There are thousands of small family wineries handcrafting extraordinary wine in quantities too limited to be found in local stores or shops. In 1990 wine club founders Bruce and Pam Boring discovered that these winemaking families were the most passionate in the wine world and that their wines were the hidden gems of wine country! Together Bruce and Pam embarked on a journey to help these artisan wineries introduce their exquisite wines to the world.
Good news, bad news
The North Bay Business Journal offers an extended, rather technical business-oriented view at the industry side of the equation; MBA types may enjoy reading the article in full. For a quick take, reporter Jeff Quackenbush sums it up: “While the 2019 North Coast grape harvest ranked only sixth largest ever in tonnage, it followed the record-sized 2018 crush that brimmed winery tanks just as the trajectory of wine sales growth was starting to flatten. Full tanks and ratcheting down of expectations for wine sales growth have sent pricing for grapes and wine that vintners already have crushed down to levels about half of what they were just a year ago. While this means that consumers are expected to eventually get great deals on wine at the shelf, it is also affecting how much vintners can leverage the value of existing wine to operate.”
Times change, and so do markets. It’s not really possible to predict where the wine market will go in coming decades; certainly those of us who have been buying and drinking wine since the ’70s fondly recall the days when most good wines sold for $6 or less, with those rare trophy bottles coming in for $25 or so. I don’t think we’ll see that again.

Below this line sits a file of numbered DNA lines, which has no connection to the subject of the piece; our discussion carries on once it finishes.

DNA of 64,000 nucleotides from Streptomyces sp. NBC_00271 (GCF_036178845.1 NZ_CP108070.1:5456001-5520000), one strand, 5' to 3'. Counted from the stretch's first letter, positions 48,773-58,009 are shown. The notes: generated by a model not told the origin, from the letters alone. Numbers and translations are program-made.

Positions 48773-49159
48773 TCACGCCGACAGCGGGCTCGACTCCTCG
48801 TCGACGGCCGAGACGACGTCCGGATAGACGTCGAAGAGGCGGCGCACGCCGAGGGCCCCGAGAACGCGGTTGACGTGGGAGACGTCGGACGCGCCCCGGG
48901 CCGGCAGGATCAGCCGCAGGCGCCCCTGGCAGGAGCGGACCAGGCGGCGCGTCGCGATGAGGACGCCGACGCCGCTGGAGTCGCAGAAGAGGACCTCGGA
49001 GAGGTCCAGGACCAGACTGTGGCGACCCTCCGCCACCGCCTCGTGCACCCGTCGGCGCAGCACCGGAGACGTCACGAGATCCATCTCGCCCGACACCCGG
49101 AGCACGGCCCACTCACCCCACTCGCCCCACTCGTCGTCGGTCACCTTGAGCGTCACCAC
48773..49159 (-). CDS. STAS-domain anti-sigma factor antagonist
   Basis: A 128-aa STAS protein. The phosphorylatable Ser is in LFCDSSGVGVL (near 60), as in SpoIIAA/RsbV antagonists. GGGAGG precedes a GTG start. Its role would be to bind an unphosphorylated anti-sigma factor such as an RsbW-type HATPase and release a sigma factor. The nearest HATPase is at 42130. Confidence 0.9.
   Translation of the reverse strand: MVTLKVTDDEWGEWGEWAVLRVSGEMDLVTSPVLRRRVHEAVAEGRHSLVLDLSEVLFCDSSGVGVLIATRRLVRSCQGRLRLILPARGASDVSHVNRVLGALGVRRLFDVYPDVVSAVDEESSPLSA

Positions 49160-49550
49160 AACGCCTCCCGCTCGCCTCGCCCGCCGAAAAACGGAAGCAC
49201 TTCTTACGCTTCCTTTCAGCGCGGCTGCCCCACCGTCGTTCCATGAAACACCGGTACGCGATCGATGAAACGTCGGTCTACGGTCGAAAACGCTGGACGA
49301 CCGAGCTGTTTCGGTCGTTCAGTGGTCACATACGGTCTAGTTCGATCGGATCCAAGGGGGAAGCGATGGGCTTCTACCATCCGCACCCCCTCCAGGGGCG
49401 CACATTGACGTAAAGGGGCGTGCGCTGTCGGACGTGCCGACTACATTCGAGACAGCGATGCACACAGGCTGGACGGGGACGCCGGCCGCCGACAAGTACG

My advice? Whether you’re a graying Boomer, and up-and-coming Millennial, or something in-between – I know all generations are represented in our readership – treat yourself to good, quality wine whenever you can. Continue your quest to learn more about this fascinating beverage, and support the industry with your wisely allocated dollars. Stuff happens, but wine has been around for 6,000 years or so. It’s not going away.
Today’s Tasting Report
Barnard Griffin 2016 Columbia Valley Syrah ($21.99)
This 100% Syrah from Washington State shows very dark purple in the glass, all the way to a thin, bright garnet edge. Scents of plums and red berries lift from the glass in an aroma of fresh, forward fruit. Red fruit flavors follow the nose, framed by bright acidity and firm, astringent tannins, with 13.8% alcohol claimed. It’s a pleasant table red, not overly complex. (Feb. 19, 2020)
FOOD MATCH: The winery suggests pairing it with tender cuts of beef, particularly with a Syrah-based wine reduction sauce. In general it should go well with red meats or firm cheeses.
WHEN TO DRINK: Forward fruit, acidity, and firm tannins suggest decent potential for aging over the next five years, perhaps more under temperature-controlled cellar conditions.
My local $22 price is a fair-size step up from Wine-Searcher.com’s $18 average U.S. retail.
Read a short fact sheet on the 2017 vintage on the winery website. Still, it’s a good wine in the range of upper teens to lower $20s.
Follow this Wine-Searcher link for an article about Columbia Valley and links to dozens of the region’s wines.
TALK ABOUT SYRAH
Join this month’s Wine Focus conversation, Syrah from both hemispheres, in our WineLovers Discussion Group.
More affordable wines
Want tips to still more good, inexpensive wines? Here are Wine-Searcher links to vendors and prices for a bunch more wines for $10 or less that I’ve told you about during the past year or two. Please tell us about your favorites!